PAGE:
The brass ring in breast cancer research has always been figuring out a way to personalize treatment so physicians would know exactly what is needed to cure a particular type of cancer. The goal has always been to tailor treatment to each case in order to provide therapies for, and offer various kinds of surgery to, those who would benefit—sparing others from the side effects, both medical and surgical, if they personally had nothing to gain.
In the war against breast cancer, physicians want to leave behind the shotgun approach against cancer cells—bullets shot everywhere at everyone, so normal cells suffer much collateral damage and some individuals derive no benefit. We look forward to the development of a sniper’s rifle with a laser scope and a single bullet that zeroes in precisely on the enemy.
The medical and surgical fronts have seen significant progress toward this goal since the 1970s and 1980s. Our medical oncology colleagues and researchers have discovered and developed targeted agents that have played a major role in increasing survival rates for breast cancer among those for whom these agents are active. Examples of this include—
• tamoxifen, which reduces the risk of dying from breast cancer by 40 to 50 percent in women whose tumors are fed by estrogen (hormone-receptor positive).
• Herceptin, a major advance in treating one of the most aggressive subsets of breast cancer—tumors that overexpress a receptor called Her2/neu. Prior to the development of Herceptin, patients with Her2/neu positive disease (approximately 15 to 20 percent of all patients with breast cancer) had a much poorer prognosis than those who were Her2/neu negative. With Herceptin, which targets the Her2/neu pathway, women with Her2/neu-positive breast cancer can now expect excellent survival rates.
The same advancement has happened in the arena of surgery. Prior to the 1970s and ’80s, the treatment for breast cancer was a radical mastectomy. It was the only option for breast cancer surgery, and one size fit all. This operation, associated with disfigurement, significant limits to range of motion, and a high risk of arm swelling called lymphedema, was the only proven way to get all the cancer out. In the 1980s, as smaller tumors were detected with mammography, leaders in breast surgery conducting clinical trials around the world were able to show that lumpectomy—removing only a small portion of the breast and then giving radiation—provided survival rates equal to those of mastectomy, with minimal risk of recurrence in the breast.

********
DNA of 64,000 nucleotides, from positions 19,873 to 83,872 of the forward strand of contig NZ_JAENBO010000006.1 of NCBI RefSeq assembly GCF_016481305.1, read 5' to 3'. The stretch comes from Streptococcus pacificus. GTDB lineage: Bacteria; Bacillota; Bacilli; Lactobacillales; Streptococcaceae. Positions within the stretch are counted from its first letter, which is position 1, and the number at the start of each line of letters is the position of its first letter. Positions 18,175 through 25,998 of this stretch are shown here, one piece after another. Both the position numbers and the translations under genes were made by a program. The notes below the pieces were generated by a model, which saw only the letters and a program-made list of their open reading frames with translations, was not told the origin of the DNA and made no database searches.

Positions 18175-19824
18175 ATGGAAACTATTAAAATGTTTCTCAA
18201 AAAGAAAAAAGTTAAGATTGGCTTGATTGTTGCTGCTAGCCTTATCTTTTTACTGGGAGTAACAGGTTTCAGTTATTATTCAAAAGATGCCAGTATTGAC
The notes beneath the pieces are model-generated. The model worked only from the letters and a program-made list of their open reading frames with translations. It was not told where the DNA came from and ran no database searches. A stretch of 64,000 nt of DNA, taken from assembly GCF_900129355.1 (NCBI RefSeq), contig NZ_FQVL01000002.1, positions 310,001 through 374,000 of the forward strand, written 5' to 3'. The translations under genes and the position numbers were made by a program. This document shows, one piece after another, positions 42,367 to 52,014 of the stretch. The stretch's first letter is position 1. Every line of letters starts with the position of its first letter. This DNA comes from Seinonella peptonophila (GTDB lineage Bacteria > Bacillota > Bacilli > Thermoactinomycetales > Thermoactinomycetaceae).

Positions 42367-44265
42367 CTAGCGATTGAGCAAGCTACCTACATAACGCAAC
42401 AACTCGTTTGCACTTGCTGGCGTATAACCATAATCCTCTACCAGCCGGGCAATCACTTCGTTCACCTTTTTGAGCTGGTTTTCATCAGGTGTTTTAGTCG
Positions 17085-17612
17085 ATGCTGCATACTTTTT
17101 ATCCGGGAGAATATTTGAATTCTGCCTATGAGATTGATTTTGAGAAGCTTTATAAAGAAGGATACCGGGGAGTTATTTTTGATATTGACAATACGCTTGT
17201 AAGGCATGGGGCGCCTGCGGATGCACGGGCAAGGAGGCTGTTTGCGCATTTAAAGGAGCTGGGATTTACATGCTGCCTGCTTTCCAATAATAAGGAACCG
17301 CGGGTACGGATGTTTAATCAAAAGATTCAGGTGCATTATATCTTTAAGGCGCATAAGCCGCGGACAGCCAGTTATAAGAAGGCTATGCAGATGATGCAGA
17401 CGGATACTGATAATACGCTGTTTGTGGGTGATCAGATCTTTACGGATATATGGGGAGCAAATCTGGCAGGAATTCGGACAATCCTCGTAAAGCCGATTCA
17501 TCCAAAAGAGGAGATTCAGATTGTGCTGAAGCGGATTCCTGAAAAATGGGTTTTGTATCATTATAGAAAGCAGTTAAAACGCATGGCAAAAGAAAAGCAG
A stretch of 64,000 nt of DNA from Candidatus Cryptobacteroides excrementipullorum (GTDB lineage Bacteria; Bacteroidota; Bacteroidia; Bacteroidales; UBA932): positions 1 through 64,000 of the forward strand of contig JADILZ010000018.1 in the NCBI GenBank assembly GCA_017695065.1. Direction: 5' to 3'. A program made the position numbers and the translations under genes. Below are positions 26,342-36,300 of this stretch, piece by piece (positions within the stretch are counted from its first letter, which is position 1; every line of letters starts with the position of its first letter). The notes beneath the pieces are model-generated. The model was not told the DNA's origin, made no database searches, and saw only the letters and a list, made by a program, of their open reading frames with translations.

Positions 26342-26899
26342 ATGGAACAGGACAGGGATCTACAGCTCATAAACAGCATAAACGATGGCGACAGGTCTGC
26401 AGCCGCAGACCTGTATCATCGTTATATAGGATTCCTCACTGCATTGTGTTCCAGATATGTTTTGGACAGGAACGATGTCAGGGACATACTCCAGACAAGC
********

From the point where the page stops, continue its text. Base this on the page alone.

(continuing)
With the advent of breast-conserving surgery, more women had a choice, and the surgical approach was tailored to the size and extent of the individual woman’s cancer. In the 1990s, sentinel node biopsy was developed; this procedure allowed us to check lymph nodes under the arm, usually the first site of cancer spread, without removing them all, thereby performing a much shorter, smaller operation, with fewer long-term risks of lymphedema, for women whose lymph nodes were normal. This more targeted approach spared women with normal lymph notes a larger, more aggressive surgery, while surgeons continued to perform aggressive surgery for those with positive nodes, for whom it was potentially beneficial.
Most recently, a large clinical trial has shown that even in some women with positive nodes, total lymph node removal may not be necessary or beneficial. This is another example of progress in chiseling away and further defining subsets of women who will or will not benefit from more or less surgery. So, in terms of our weaponry, we have moved past the shotgun approach, but have not yet reached the sniper’s rifle.
The research presented in a paper, recently published in Nature by the Cancer Genome Atlas Network, shines a light on some of the many pathways toward the next generation of individualized cancer treatment strategies. This paper demonstrates that cancer is not just one disease, but essentially can be characterized as four different subtypes, each of which behaves biologically differently. By elucidating the mechanisms and complex pathways associated with the different types of breast cancer, we have the potential to take targeted therapy to the next level by identifying new targets. For example, one particular subtype of breast cancer looks remarkably like ovarian cancer from the standpoint of genetic profile. Could this insight mean that perhaps drugs that have traditionally worked in ovarian cancer may be of benefit to this particular subset of breast cancer patients?
In the last decades we have made much progress toward identifying and characterizing the pathways that lead to cancer development, but we also know that we have only just skimmed the surface of potential targeted therapy. A greater and more detailed understanding of what the driving factors are for cancer development will pave the way for designing treatments that specifically target these driving factors. Stay tuned for the next generation of cancer treatments: for each woman with breast cancer, a sniper’s rifle with a laser scope aimed at her particular cancer.